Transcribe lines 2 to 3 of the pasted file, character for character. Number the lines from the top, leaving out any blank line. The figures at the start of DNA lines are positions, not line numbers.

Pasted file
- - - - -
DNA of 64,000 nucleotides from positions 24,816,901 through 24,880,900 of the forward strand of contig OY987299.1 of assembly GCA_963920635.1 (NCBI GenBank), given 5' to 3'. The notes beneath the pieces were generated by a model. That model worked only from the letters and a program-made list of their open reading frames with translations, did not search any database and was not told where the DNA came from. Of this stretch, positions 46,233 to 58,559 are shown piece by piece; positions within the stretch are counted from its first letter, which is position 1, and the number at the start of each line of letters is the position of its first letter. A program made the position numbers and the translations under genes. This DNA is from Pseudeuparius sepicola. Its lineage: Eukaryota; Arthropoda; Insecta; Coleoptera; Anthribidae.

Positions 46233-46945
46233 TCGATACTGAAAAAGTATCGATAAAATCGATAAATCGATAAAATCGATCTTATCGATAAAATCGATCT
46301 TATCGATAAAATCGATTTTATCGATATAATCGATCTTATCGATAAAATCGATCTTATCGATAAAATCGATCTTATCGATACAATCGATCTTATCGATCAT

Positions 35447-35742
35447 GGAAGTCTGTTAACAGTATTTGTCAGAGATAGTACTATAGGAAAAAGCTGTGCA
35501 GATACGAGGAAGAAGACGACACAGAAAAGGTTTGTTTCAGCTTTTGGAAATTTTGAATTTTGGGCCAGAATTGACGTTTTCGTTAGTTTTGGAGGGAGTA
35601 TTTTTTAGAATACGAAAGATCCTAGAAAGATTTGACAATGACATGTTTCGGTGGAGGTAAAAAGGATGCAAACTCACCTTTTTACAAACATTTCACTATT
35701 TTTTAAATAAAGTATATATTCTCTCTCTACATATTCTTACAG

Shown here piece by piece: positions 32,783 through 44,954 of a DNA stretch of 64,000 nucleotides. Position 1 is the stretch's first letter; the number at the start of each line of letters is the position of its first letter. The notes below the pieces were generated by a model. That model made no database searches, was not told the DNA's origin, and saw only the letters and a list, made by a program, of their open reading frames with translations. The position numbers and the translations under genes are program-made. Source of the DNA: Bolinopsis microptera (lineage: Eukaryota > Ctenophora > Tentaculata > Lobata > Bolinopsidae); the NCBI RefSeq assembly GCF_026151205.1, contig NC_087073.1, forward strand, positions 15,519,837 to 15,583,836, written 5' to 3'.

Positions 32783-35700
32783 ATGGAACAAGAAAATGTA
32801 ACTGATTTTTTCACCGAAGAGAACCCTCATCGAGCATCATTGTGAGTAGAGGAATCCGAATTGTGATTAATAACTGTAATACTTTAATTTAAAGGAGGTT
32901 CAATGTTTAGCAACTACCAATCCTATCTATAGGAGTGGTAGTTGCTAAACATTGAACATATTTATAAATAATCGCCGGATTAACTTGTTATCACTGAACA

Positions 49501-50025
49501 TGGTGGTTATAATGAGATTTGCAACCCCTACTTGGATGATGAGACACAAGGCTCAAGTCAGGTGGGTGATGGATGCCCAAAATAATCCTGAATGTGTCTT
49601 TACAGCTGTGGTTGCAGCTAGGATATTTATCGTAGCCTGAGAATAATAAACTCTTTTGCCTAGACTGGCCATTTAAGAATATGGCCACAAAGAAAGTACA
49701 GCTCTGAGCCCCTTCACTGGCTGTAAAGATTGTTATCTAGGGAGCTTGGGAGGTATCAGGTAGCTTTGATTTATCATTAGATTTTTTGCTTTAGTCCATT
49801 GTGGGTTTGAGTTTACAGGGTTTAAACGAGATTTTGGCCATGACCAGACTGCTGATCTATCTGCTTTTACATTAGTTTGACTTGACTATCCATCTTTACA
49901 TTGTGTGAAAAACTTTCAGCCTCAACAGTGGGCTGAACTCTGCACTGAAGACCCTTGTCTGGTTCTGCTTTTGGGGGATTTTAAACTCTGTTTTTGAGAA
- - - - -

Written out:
Positions 46233-46945
46233 TCGATACTGAAAAAGTATCGATAAAATCGATAAATCGATAAAATCGATCTTATCGATAAAATCGATCT